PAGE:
host: <postgres-hostname-or-ip>
port: <postgres-port>
name: <database-name>
host: <elastic-hostname-or-ip>
port: <elastic-port>
version: <elastic-version>
host: <ldap-hostname-or-ip>
port: <ldap-port>
baseDN: dc=tetrate,dc=io
matchDN: "cn=%s,ou=People,dc=tetrate,dc=io"
matchFilter: "(&(objectClass=person)(uid=%s))"
usersFilter: "(objectClass=person)"
groupsFilter: "(objectClass=groupOfUniqueNames)"
membershipAttribute: uniqueMember
expiration: 1h
- name:
algorithm: RS256
signingKey: tls.key

For more information on what each of these sections describes and how to configure them, please check out the following links:

Edit the relevant sections, save your configured custom resource to a file and apply it to your Kubernetes cluster.

kubectl apply -f managementplane.yaml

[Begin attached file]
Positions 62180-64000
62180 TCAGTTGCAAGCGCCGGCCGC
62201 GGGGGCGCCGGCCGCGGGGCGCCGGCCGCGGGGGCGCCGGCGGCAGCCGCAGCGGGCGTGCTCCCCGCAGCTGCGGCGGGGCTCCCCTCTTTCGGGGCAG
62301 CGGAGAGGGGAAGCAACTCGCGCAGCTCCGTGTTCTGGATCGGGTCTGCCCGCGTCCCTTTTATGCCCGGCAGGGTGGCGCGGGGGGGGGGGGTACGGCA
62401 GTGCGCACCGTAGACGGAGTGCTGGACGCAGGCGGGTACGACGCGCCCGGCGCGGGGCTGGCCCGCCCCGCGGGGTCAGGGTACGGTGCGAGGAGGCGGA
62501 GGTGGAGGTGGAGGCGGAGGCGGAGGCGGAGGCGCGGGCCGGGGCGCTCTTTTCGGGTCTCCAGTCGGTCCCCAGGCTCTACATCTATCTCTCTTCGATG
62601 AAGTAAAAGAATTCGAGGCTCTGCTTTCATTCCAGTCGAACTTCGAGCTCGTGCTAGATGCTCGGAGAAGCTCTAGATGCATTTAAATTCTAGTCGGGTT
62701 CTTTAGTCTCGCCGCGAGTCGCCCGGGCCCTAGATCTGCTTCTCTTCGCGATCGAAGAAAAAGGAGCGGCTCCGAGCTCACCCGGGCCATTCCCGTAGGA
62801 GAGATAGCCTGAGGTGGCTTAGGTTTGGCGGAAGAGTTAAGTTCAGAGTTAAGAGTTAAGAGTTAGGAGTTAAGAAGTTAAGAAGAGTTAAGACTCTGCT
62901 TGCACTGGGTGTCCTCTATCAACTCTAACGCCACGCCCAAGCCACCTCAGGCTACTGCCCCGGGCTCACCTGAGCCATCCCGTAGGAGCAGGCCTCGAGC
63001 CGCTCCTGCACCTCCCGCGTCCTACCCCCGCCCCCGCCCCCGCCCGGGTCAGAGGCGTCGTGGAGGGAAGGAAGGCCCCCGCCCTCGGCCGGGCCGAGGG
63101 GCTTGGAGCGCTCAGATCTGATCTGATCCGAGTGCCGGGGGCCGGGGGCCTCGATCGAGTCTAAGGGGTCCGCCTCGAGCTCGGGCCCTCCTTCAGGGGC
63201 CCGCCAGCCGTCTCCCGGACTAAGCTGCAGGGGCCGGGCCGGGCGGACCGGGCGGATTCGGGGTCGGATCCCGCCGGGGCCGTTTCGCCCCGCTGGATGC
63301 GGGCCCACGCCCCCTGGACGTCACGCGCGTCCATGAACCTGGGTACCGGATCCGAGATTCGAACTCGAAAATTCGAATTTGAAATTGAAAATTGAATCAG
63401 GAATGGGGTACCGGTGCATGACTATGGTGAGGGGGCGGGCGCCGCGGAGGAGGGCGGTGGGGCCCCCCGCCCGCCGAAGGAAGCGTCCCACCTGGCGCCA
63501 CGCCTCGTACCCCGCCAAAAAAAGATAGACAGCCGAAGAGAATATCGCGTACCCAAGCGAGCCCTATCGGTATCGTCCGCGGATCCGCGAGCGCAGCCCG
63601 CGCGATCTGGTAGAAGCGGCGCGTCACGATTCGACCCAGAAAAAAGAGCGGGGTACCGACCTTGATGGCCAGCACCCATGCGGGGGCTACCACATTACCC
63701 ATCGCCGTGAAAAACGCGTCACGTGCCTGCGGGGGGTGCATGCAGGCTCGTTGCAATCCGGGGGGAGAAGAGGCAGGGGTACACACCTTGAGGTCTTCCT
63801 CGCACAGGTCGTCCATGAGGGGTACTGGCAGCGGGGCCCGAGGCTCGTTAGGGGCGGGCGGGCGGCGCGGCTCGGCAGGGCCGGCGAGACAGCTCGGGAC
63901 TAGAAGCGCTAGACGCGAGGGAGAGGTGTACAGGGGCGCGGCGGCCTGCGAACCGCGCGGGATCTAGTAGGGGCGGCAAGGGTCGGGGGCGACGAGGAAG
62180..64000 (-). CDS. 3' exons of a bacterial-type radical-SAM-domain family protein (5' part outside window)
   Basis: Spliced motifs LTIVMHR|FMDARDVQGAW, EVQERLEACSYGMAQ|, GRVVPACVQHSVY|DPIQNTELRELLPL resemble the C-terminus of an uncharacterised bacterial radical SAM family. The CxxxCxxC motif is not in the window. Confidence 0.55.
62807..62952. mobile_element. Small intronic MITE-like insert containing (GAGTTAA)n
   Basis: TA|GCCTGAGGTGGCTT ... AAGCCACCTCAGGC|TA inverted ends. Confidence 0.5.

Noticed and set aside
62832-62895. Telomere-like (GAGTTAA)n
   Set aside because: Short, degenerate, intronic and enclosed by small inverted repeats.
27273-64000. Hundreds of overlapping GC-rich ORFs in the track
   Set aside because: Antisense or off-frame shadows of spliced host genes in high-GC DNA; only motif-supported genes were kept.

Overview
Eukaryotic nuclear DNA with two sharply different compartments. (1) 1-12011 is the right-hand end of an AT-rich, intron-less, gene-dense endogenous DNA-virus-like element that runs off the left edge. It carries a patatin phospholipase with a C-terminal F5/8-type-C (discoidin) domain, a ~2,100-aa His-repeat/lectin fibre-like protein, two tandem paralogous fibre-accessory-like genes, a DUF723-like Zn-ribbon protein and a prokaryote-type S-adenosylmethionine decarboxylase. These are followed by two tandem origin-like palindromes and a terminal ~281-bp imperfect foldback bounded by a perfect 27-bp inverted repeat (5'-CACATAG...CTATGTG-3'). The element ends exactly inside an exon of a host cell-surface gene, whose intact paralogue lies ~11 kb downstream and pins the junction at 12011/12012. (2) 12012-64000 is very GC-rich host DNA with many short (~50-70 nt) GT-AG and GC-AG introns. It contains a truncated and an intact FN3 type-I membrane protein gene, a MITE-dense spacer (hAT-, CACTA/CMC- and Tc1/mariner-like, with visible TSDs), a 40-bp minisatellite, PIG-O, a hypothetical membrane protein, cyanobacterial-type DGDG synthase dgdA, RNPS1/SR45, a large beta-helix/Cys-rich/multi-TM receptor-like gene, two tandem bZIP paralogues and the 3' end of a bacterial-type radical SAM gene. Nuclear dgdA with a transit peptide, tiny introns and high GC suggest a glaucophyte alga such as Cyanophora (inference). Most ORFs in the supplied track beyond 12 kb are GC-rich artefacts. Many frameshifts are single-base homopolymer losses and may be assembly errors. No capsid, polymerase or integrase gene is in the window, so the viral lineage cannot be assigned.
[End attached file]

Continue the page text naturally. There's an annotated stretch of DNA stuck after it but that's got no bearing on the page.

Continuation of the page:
Once applied, ensure that TSB has created a default tenant and onboarded your identity provider.

kubectl create job -n tsb teamsync-bootstrap --from=cronjob/teamsync

Note: TSB will automatically do this every hour, so this command only needs to be run once after the initial installation.

Verifying Installation

To verify your installation succeeded, log in as the admin user. Try to connect to the TSB UI or login with the tctl CLI tool.

The TSB UI is reachable on port 8443 of the external IP as returned by the following command:

kubectl get svc -n tsb envoy

To configure tctl’s default config profile to point to your new TSB cluster do the following:

tctl config clusters set default --bridge-address $(kubectl get svc -n tsb envoy --output jsonpath='{.status.loadBalancer.ingress[0].ip}'):8443

Now you can log in with tctl and provide the tenant (which will default to tetrate) and admin account credentials.

tctl login
Tenant: tetrate
Username: admin
Password: *****
Login Successful!